Marie-France and her husband have a 17thC farmhouse and cook in their massive fireplace, usually fish and duck. But I insisted we roast the leeks and they were a huge hit. I simply cleaned and halved them both ways because they were large, drizzled olive oil on them, sprinkled sea salt and wrapped them in foil to put on the fire. Twenty minutes on the coals gave us meltingly sweet leeks to eat with our grilled salmon. Its just as easy to perform this magic 15-20 minutes in a 450 degree oven on a baking sheet without the foil.

Again couldn't have been simpler: twas all in the shopping.
Farmers' market are the ace place when that's the case.

Tuesday, November 6, 2012

Hot Under the Collards

Collard greens, a Southern favorite, are going strong in the frozen north, being a tough cool weather crop. Don't ignore them.  These may top the nutrient crop of all the cruciferous greens. They beat all in lowering cholesterol and do a very impressive job of keeping cancer at bay. Plus they're really tasty. So grab a bunch.

You'll have to strip the leaves from the tough stems and chop them coarsely. After that, you can do  simple, yummy things. Easiest is to boil those chopped greens in heavily salted water for 15 minutes, then drain them well.  Heat olive oil and a touch of butter in a large skillet, toss in the greens and three cloves of minced garlic. Saute 5 minutes over medium to medium low heat. Season heavily with fresh black pepper and salt and serve.  This preparation is great with saucy meat, especially barbeque sauce.

Another equally simple option is to boil the greens 20-30 not with salt in the water but a ham hock or piece of smoked ham. Drain. Shred any ham meat.  Then saute the collards and ham in olive or corn oil for 5 minutes. Season with fresh pepper and serve.  This is seriously good with fried chicken.

I've seen recipes where people boil the greens and then saute them with soy sauce and sesame oil.

For a quick, colorful and seriously nutritious dish, I've chopped the greens more finely and boiled them 15 minutes. While they are draining, In a large deep skillet, I sauté in half butter half olive oil one diced onion and two minced garlic cloves until the onion is soft. I add a chopped tomato, sprinkle in red pepper flakes and stir in 1/4 tsp ground chipotle chili plus 1/2 tsp dried oregano leaves. I put the greens in the skillet along with a 13 oz can of cooked black-eyed peas with their juice and cook over medium heat 5-10 minutes. Seasoned with fresh black pepper and about 1 tsp of salt, this is comforting food. Try it with a pork roast.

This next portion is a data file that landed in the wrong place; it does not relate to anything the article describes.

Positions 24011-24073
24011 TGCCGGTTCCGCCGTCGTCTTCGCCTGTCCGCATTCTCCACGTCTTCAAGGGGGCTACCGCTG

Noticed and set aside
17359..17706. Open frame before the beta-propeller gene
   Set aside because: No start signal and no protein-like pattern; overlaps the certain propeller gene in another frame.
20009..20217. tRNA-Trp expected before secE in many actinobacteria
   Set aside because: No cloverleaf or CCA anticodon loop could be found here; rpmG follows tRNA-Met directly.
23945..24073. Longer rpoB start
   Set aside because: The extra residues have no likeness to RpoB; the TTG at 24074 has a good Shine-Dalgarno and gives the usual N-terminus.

Just don't walk away from those bunches of flat leaf collard greens now at winter markets.

Sunday, November 4, 2012

Kale and Hearty

Now that the leaves have hit the ground and frost has turned the lawn brown, a bit of green on the table can cheer the soul. And if it's kale, the most nutritious green in the garden, it can actually fortify you for the onslaught of winter. Since the most common question i get is: "what do i do with kale?", here are a few hearty preparations for right now.

For Pasta: Kale with lemon, garllic and parmesan for 4-6 
This is surprisingly rich. And the recipe is very flexible as to amounts.

1 bunch curly kale, coarsely chopped
1/2 cup olive oil (minimum)
1 lg red onion, diced
4 garlic cloves, minced
1 tsp cracked black pepper
1 lg or 2 sm lemons
1/2 cup grated Parmesan or Romano or Asiago cheese
salt to your taste
1/2lb penne pasta
optional: 1/2 cup chopped mushrooms and/or 1/2 cup canned pigeon peas or black-eyed peas, drained

Prepare the penne to boil in a large pot of salted water for whatever time the package says.
While that's happening, put 1/4 cup olive oil in the bottom of a deep large skillet and warm over medium heat.  Add the onions, garlic and cracked pepper and saute on medium heat until onions are soft and translucent, maybe 5 minutes.

Grate 1 tbsp lemon peel and add to the skillet. If you are using mushrooms, add now. Put the kale on top of everything and continue cooking over medium heat until it wilts. Then blend it in and stir. If you are using the canned beans, add now. Cook 2-3 minutes until kale is soft and shiny, beans are hot.

Add the juice of the lemon and salt to your taste. Blend. Simmer until penne is ready.
Drain the penne, keeping 1-2 tbsp of the cooking water. Salt the penne slightly.
Add the cooking water to the kale. Combine the skillet contents and the penne.
Add the remaining olive oil and cheese, mixing everything evenly. Add more olive oil if needed so the penne glistens.

Buttercup Squash stuffed with Kale, Rice and Black Beans for 4-5
I made this out of leftovers and everybody scarfed it right up.

1 large buttercup or Kabocha squash
1 tbsp unsalted butter
3 tbsp olive oil
2 cups cooked Basmati rice
1 purple onion, diced
1 lg garlic clove, diced
1 poblano pepper, roasted, skinned and diced
1 tsp dried oregano
1/2 tsp cracked black pepper
5 kale leaves, stems removed, leaves chopped
1/2-2/3 cup canned black beans, drained
1/4 cup chopped cilantro leaves
salt to your taste
1 egg yolk
1/2 cup milk (skim or lo fat or regular)
Instead of the egg yolk and milk you can use 1/2 cup grated provolone or Jack or Havarti cheese.

Soften the squash in the microwave for 4-5 minutes. When cool enough to handle, cut off the top to make a lid and clean out the interior. If you have the time to clean and roast the seeds to add to this please do. Spread the butter around the cleaned interior of the squash. Add salt and pepper to your taste.
Preheat oven to 350º.

Heat olive oil in a large skillet over medium flame. Add black pepper, oregano, onions, garlic and poblano pepper. Cook 3-5 minutes until soft. Stir in the kale, rice and beans. Continue cooking over low heat until kale wilts and rice is hot. Stir in the cheese if you are using it, the cilantro leaves and salt to your taste. Turn off heat.

Whip the egg yolk into the milk if you are using them instead of cheese.

Stuff the squash with the rice/bean/kale mixture, pushing it in tightly til it comes just to the top. Pour in the egg/milk mix. Put the lid on the squash, put the squash on a flat baking sheet and bake at 350º for 40 minutes or until squash is soft enough to eat. Remove and let stand for 5 minutes.

Remove lid. Cut the squash in quarters or smaller wedges to serve. If you are not vegetarian, serve with grilled/sauteed linguiça or kielbasa sausage. Everybody can serve this with cornbread for a really colorful, nutritious and delicious dinner.

Raw Kale Salad
The recipe for this, kale with dried cranberries and other tasty tidbits, is in my book Veggiyana, the Dharma of Cooking.  Serve it with roast chicken or turkey or pork loin.

You can also make a hearty soup from kale, potatoes and linguiça so don't stop here.